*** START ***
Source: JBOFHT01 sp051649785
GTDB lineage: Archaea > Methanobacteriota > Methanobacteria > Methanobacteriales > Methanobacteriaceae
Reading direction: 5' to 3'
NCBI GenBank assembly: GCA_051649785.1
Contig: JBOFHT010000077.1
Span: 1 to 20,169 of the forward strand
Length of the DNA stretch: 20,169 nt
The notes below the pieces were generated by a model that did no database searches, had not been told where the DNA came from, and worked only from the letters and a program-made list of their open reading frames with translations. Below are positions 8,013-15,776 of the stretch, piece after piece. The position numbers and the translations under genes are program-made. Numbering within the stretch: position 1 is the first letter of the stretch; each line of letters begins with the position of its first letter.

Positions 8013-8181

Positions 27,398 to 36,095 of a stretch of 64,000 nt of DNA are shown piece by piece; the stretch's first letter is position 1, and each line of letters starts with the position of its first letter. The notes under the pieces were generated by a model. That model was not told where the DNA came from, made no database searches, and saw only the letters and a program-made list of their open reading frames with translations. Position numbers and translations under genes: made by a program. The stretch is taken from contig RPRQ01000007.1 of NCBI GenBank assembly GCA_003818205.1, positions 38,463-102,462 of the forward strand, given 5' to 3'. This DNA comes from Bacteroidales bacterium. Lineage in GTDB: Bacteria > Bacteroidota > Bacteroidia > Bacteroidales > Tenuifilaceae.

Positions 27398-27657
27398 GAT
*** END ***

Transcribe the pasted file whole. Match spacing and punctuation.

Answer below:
Source: JBOFHT01 sp051649785
GTDB lineage: Archaea > Methanobacteriota > Methanobacteria > Methanobacteriales > Methanobacteriaceae
Reading direction: 5' to 3'
NCBI GenBank assembly: GCA_051649785.1
Contig: JBOFHT010000077.1
Span: 1 to 20,169 of the forward strand
Length of the DNA stretch: 20,169 nt
The notes below the pieces were generated by a model that did no database searches, had not been told where the DNA came from, and worked only from the letters and a program-made list of their open reading frames with translations. Below are positions 8,013-15,776 of the stretch, piece after piece. The position numbers and the translations under genes are program-made. Numbering within the stretch: position 1 is the first letter of the stretch; each line of letters begins with the position of its first letter.

Positions 8013-8181

Positions 27,398 to 36,095 of a stretch of 64,000 nt of DNA are shown piece by piece; the stretch's first letter is position 1, and each line of letters starts with the position of its first letter. The notes under the pieces were generated by a model. That model was not told where the DNA came from, made no database searches, and saw only the letters and a program-made list of their open reading frames with translations. Position numbers and translations under genes: made by a program. The stretch is taken from contig RPRQ01000007.1 of NCBI GenBank assembly GCA_003818205.1, positions 38,463-102,462 of the forward strand, given 5' to 3'. This DNA comes from Bacteroidales bacterium. Lineage in GTDB: Bacteria > Bacteroidota > Bacteroidia > Bacteroidales > Tenuifilaceae.

Positions 27398-27657
27398 GAT